The U.S. Forest Service is waiving fees at most of its day-use recreation sites, including those in the White Mountain National Forest, over the Veterans Day holiday weekend. Forest fees have been waived from Saturday through Monday. Fees will remain in effect for overnight camping, cabin rentals, permits, reservations, and concession activities.
New Hampshire Senator Kelly Ayotte is applauding a deal reached by Senate leadership to raise the debt ceiling and bring an end to the partial government shutdown.
Appearing on MSNBC this afternoon, Ayotte, a Republican, says the shutdown went on far too long.
“And that’s why I’m glad we got out of our trenches, that we’re resolving this, that we are moving on. And I’m hoping that we can solve the greater fiscal challenges facing the nation by coming together.”
The operator of twenty-two campgrounds in The White Mountain National Forest has been told to close them.
“We are directed now to close the gates as of Thursday the 10th unless something happens in Congress,” said Kent Tower, the owner of Pro Sports of Campton.
Last week federal officials in Washington began notifying private businesses that operate campgrounds in national forests that they would have to close even though they provide water, sanitation and other services without help from federal employees.
Campsites throughout the Sugarloaf I and II campgrounds in The White Mountain National Forest were reserved by campers hoping to enjoy the foliage. But the sites will soon be closed, a federal official says. Photo by Chris Jensen for NHPR
The shutdown of the federal government is expanding to include privately run campgrounds in national forests across the country, a spokesman for the U.S. Forest Service said late Thursday.
“We are in the process of shutting these operations down at facilities across the country due to the lapse in funding,” wrote spokesman Leo Kay in an e-mail. “Some closures have already taken place while others are still in progress.”
That is expected to include twenty-two campgrounds in The White Mountain National Forest operated by Pro Sports Inc. of Campton.
“The People’s Forest” a new film about the White Mountain National Forest by filmmaker David Huntley premieres next Tuesday. The 48 minute documentary examines a dramatic period in the life of New Hampshire’s great woods from 1860 to 1910 and shows how the human forces that conspired to nearly destroy the land came together again to save it. Sean Hurley spoke with the filmmaker and has this story.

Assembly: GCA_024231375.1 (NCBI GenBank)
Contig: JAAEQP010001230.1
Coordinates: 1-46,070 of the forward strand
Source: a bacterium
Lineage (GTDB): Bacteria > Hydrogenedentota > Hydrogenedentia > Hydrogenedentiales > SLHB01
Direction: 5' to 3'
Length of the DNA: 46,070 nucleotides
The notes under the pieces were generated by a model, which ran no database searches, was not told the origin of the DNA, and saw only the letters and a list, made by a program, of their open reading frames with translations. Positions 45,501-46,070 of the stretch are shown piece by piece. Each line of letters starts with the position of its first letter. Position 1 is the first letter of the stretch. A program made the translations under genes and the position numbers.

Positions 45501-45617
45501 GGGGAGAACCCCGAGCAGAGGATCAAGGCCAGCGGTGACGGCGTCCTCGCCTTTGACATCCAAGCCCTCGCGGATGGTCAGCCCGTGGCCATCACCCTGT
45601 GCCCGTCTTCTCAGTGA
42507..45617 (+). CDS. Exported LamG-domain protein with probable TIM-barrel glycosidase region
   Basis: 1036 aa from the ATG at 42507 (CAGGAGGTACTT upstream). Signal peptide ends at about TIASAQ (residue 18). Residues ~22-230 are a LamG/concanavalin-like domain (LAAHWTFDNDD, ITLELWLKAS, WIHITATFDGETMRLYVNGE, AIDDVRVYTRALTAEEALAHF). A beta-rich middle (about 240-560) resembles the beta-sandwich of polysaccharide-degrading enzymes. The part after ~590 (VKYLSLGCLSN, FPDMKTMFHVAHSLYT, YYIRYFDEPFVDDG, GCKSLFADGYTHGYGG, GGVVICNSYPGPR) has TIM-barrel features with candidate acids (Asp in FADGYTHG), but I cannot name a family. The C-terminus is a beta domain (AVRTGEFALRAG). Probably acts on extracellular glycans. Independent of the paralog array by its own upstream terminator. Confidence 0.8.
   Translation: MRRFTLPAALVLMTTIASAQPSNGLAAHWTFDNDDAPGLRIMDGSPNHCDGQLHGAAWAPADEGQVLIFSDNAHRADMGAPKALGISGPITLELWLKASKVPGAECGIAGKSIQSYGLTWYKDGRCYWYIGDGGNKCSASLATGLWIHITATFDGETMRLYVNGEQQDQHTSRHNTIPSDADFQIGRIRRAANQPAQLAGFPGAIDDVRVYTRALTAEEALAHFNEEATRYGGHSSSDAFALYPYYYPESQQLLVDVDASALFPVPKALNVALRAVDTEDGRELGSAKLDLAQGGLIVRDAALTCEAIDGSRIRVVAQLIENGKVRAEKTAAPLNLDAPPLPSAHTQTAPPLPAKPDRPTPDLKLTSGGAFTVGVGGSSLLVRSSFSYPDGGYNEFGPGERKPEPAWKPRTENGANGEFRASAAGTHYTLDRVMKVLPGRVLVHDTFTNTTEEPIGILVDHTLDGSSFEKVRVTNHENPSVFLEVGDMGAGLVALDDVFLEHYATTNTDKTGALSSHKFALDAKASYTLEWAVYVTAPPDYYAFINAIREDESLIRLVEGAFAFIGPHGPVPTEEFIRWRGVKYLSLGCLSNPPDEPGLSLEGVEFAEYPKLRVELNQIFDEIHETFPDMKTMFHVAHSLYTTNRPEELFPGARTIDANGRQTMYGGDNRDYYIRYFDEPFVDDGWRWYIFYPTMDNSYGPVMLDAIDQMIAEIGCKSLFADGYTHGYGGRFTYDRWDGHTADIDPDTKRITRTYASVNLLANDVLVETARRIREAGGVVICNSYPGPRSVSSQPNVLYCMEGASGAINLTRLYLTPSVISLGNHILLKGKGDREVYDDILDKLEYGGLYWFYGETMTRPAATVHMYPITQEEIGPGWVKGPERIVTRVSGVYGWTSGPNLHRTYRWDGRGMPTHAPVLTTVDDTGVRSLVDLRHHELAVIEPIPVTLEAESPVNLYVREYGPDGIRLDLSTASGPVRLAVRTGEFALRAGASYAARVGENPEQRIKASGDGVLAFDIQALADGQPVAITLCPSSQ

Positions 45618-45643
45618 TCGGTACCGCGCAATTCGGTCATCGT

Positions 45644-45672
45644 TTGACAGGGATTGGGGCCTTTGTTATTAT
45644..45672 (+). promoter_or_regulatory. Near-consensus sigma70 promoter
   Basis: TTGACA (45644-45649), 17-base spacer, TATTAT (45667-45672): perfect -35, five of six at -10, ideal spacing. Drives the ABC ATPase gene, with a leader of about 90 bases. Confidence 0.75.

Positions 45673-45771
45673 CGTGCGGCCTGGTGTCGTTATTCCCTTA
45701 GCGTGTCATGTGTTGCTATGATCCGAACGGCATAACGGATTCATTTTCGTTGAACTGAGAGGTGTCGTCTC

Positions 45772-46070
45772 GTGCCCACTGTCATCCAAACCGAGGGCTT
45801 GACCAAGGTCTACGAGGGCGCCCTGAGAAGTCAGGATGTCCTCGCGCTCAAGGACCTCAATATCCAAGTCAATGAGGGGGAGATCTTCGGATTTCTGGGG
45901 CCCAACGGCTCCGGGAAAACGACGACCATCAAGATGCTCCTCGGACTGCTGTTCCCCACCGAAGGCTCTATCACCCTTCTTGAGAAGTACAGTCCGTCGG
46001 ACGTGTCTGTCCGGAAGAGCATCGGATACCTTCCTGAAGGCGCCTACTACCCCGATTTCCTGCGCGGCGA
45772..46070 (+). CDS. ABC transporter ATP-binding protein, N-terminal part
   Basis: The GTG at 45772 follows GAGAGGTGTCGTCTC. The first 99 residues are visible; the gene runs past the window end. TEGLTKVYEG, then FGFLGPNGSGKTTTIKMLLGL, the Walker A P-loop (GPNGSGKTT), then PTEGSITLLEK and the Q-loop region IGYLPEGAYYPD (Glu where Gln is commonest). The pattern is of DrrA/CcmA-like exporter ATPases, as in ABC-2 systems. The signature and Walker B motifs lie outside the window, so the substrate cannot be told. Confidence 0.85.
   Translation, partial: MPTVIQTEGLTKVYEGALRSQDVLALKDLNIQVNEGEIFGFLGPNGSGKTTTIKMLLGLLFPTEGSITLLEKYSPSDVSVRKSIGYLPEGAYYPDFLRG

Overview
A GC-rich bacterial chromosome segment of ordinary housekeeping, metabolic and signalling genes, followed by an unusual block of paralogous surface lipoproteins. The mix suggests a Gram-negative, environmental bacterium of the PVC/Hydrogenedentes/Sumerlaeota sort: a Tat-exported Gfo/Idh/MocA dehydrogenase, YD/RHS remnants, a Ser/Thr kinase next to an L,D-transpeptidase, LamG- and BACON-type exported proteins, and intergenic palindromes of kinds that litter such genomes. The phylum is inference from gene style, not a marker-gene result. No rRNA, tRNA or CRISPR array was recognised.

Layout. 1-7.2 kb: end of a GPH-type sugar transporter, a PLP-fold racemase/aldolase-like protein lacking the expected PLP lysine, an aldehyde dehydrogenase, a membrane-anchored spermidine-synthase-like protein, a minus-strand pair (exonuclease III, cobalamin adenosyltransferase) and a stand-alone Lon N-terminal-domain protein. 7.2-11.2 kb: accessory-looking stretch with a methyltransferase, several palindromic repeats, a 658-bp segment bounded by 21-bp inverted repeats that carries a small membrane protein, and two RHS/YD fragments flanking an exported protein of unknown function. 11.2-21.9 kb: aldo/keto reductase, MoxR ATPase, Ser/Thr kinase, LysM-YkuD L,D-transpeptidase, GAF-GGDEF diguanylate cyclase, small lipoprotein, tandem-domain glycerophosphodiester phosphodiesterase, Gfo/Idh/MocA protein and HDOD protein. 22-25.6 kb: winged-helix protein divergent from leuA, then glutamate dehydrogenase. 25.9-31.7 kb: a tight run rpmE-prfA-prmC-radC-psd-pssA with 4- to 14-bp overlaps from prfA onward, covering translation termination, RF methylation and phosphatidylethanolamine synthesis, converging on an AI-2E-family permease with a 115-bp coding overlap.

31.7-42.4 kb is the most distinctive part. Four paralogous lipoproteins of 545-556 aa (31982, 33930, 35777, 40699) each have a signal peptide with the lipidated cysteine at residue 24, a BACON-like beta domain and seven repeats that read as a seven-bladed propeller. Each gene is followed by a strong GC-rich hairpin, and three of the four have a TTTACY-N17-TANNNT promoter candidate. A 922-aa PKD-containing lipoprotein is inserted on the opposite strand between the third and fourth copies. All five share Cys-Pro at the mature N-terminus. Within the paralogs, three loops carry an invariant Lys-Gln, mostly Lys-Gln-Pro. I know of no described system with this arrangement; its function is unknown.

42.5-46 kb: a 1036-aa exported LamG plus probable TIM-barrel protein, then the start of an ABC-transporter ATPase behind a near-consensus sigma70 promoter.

It was a year ago at the end of this month that Tropical Storm Irene hit New Hampshire and when it comes to the White Mountain National Forest there are still plenty of unwelcome reminders.
Sound of ground-to-helicopter communications…
That’s Erin Lane and she’s making arrangements for a helicopter to make a sweeping turn and then hover over a clearing about two miles up the Zealand Trail in a part of Bethlehem that is within the White Mountain National Forest.
New Hampshire’s White Mountains are known for their fierce terrain and wild weather. But atop the high peaks, there are some comforts.
Since 1888, the Appalachian Mountain Club’s high huts have provided hearty meals and a warm bunk for guests. Staff at the eight facilities carry up supplies, and also serve as educators and stewards of the alpine terrain.
To get a better feel for this unique summer job, we sent NHPR’s Todd Bookman up to the Greenleaf Hut.
Tropical Storm Irene’s heavy rains did more serious damage to trails in the White Mountains than any storm in decades, says one of the authors of the new 29th edition of the Appalachian Mountain Club’s White Mountain Guide.
“It was only a limited number of trails, but the ones that were damaged were damaged very badly,” said editor Steven Smith of Lincoln. “It was mainly restricted to the trails that run along streams.”
The White Mountain National Forest will be getting $4 million in federal funds to repair road and bridge damage caused by Tropical Storm Irene. But that will still leave the enormous recreational area well short of what it needs, an official said.
It is still a bit of good news for the economy of the North Country.
Some of the work will be done by WMNF crews but help from outside contractors will be needed, said Tiffany Benna, a spokeswoman for the WMNF.
The money is available from the Federal Highway Administration, said spokesman Doug Hecox.